Saturday, September 17, 2011

The Sisters Brothers by Patrick DeWitt

The Sisters Brothers
by Patrick DeWitt is the literary equivalent of the winner in the Miss America pageant. She deserves to win because she looks fantastic in evening wear, her smile never wavers and she cares about shut-ins, but it's all just a little too much sugar. I like a little wrong with my right. I like the literary equivalent of Miss Canada, peeking her head out and awkwardly waving from behind the curtain.

I have to admit, this book is very hard to review. All I can really think to say was good. This isn't meant as a backhanded compliment in the least, good is good. Good is solid, good is satisfying, good is good. I'm not surprised that it's been nominated for awards. But good isn't the type of thing that makes you want to get up and run around the park or tongue kiss the person sitting next to you. DeWitt makes all the right editorial choices and while the plot is definitely not sugar-coated or safe (i.e. Tub the horse's eyeball extraction with a spoon), something about the entirety of the book was just so...perfect. Everything from the cover design to the fully realized characters to the pacing and tension was an out-of-the-park home run. But if every hit is a home run, the magic can start to wane. Ultimately, this book was just a little too fantastic and therefore, there isn't much to discuss.

On the cover of the book, there is a quote by Gil Adamson that cites The Sisters Brothers as "A bright, brutal revision of the Western." Even though terms like revision can easily be lumped in with other useless terms used in book reviews (my personal least favourite being tour de force), Adamson offers the best explanation of what this novel does. The Sisters Brothers is undoubtedly Western in its motifs, but the focus of the story weighs heavily on the fraternal tension between Eli and Charlie and how their personalities, Charlie's cool insouciance and Eli's soft-heartedness, both complement and segregate them from one another.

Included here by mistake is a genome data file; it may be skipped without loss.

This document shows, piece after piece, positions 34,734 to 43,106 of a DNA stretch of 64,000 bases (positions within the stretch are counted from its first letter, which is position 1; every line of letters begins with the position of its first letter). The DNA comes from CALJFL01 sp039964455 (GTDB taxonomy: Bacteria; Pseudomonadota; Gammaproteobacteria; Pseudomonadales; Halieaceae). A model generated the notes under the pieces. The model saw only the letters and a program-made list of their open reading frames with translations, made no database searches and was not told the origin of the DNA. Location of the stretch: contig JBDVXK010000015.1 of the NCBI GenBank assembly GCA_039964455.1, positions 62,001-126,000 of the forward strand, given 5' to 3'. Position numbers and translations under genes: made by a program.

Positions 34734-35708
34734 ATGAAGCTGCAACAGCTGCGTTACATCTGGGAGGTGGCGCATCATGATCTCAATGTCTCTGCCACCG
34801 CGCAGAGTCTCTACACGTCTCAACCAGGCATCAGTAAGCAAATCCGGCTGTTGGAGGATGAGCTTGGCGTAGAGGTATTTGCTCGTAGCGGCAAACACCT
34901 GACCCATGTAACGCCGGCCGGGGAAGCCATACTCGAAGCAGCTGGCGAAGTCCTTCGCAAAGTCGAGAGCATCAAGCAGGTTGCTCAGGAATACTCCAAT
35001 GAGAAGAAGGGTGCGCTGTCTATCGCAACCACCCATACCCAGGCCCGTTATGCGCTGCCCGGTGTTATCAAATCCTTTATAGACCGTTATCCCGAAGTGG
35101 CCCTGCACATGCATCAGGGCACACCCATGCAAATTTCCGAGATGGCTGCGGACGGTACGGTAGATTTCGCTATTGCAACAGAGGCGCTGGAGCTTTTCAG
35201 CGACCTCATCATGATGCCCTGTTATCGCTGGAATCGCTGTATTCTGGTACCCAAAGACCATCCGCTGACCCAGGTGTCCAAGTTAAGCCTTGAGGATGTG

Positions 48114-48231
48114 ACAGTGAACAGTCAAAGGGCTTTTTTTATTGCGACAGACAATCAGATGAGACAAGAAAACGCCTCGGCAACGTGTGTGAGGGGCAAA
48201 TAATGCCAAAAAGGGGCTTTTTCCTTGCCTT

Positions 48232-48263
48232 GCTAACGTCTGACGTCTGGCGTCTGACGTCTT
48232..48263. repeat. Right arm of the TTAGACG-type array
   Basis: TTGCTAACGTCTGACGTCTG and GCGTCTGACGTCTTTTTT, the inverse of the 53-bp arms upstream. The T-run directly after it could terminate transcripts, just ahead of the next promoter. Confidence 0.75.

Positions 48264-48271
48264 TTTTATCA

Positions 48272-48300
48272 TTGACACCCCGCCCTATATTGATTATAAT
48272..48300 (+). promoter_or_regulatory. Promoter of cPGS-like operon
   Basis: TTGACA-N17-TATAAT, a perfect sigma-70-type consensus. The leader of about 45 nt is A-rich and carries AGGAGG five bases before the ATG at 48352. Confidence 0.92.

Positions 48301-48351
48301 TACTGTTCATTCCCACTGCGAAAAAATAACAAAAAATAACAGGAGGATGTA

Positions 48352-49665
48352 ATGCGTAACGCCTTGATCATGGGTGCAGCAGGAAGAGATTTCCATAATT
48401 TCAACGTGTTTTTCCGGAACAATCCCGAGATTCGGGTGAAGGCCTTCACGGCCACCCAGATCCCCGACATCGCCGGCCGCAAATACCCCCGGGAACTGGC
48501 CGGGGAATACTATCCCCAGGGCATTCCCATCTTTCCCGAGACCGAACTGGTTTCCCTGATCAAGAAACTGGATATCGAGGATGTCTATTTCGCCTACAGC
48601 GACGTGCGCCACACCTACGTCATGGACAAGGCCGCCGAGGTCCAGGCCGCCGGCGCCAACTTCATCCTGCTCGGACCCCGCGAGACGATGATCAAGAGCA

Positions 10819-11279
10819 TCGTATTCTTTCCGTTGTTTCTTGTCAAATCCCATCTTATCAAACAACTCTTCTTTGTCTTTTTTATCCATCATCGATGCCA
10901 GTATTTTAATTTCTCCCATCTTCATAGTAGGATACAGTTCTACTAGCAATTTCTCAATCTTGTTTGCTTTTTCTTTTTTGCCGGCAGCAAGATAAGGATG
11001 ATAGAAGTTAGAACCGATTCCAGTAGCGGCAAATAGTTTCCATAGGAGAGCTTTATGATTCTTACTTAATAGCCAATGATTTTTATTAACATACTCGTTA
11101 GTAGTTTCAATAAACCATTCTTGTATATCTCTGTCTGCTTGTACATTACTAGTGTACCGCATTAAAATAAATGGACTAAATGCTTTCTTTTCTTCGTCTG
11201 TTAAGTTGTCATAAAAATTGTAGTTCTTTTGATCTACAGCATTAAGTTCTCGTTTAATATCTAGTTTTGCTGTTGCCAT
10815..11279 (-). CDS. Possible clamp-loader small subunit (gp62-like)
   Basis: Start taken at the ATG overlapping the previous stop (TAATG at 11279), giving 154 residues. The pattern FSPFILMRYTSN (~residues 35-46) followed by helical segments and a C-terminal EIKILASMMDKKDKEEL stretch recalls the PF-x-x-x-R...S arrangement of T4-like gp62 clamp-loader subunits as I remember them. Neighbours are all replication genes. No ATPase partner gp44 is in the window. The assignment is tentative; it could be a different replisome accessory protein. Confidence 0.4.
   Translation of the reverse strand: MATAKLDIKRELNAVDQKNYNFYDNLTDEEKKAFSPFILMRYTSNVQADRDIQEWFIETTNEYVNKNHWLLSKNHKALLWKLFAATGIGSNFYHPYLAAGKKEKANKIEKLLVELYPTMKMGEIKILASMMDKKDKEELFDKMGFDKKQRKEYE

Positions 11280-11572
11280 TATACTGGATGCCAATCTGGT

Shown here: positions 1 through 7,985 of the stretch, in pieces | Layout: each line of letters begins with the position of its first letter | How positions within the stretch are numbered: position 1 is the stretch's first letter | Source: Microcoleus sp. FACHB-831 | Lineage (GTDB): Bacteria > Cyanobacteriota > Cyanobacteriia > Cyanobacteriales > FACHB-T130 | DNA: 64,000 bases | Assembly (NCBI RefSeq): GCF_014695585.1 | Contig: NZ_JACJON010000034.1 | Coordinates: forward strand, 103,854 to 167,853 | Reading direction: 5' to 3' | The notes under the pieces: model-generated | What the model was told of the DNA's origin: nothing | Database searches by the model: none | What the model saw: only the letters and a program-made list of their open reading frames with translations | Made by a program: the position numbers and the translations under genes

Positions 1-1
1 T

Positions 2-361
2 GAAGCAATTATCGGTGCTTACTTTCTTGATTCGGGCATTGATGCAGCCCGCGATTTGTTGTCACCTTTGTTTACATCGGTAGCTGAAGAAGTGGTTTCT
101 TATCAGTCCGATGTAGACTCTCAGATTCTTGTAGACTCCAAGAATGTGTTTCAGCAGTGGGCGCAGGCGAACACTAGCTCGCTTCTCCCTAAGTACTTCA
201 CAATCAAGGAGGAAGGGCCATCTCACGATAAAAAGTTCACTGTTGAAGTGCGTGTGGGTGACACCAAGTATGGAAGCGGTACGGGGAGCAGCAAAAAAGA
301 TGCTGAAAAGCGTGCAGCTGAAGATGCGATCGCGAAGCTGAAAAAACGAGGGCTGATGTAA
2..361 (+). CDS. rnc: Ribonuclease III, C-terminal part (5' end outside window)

So going back to my earlier comment of "there isn't much to discuss". So yeah. It was really, really good.

P.S. What does tour de force mean anyway? Whatever it means, I'm sure The Sisters Brothers is one.

P.P.S. I'm sorry, this was a dreadful review. It's very hard to review something you thought was great and didn't need to change in anyway. Am I right?


  1. You are probably the wittest person I know. Thank you for being witty, hilarious and overall fantastic.

  2. What a lovely thing to say! I enjoy doing it and I am so lucky to have people like you who read it and (hopefully) enjoy it! So now I can say that someone from Simon and Schuster is interested in my writing...!